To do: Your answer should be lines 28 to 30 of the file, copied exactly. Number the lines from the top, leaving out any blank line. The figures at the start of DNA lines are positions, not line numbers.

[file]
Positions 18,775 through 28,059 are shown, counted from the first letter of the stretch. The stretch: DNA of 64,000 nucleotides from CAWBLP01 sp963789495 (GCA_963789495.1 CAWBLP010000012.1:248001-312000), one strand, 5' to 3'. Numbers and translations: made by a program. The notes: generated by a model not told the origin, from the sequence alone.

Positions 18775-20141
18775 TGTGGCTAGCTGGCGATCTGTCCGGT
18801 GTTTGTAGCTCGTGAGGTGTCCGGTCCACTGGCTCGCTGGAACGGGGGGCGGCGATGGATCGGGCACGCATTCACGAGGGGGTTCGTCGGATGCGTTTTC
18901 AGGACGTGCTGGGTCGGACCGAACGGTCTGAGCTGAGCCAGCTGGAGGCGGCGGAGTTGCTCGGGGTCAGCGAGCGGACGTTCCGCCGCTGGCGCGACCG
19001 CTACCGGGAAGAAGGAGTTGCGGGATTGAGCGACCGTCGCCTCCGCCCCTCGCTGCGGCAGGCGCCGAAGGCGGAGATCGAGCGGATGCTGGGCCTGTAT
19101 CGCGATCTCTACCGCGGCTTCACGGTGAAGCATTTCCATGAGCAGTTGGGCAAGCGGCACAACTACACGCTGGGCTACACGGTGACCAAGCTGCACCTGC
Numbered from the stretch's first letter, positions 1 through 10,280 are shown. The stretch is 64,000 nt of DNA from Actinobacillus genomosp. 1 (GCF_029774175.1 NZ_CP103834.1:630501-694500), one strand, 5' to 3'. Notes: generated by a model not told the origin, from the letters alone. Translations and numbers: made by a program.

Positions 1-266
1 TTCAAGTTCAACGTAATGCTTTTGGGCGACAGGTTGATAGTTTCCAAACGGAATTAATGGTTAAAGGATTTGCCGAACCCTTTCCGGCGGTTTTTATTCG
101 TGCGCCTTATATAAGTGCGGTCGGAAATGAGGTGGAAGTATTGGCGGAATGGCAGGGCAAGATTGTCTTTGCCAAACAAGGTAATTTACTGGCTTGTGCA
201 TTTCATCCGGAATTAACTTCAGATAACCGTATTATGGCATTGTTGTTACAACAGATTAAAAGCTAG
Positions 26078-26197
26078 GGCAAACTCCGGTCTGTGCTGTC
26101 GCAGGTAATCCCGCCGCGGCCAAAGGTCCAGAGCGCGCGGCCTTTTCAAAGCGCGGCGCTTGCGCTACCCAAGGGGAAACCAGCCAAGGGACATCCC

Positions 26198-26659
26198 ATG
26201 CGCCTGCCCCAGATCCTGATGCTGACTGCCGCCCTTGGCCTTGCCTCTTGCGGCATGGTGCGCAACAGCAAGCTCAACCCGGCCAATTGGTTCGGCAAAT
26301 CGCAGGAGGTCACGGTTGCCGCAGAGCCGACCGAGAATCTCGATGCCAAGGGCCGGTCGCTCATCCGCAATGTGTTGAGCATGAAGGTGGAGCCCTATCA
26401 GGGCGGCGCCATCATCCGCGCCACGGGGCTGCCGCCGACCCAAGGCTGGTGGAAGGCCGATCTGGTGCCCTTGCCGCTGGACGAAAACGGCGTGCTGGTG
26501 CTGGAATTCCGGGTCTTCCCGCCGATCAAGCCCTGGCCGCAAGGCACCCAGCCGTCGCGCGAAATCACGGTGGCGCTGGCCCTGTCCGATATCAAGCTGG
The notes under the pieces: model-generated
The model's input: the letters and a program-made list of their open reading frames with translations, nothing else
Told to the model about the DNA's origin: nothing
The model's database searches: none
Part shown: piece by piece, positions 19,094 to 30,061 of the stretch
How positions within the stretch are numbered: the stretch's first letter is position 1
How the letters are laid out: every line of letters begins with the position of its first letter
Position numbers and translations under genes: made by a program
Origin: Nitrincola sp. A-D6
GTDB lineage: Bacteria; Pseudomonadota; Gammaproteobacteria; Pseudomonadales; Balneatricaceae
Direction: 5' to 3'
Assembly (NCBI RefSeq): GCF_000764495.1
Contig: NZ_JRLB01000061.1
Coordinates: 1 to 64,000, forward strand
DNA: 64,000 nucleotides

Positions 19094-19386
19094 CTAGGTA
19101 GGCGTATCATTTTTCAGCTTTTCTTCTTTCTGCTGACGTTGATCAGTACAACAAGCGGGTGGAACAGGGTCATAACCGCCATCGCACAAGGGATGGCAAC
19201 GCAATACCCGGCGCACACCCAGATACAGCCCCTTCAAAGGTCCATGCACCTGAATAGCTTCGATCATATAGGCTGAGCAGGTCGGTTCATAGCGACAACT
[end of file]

How the letters are laid out: every line of letters begins with the position of its first letter
Position numbers and translations under genes: made by a program
Origin: Nitrincola sp. A-D6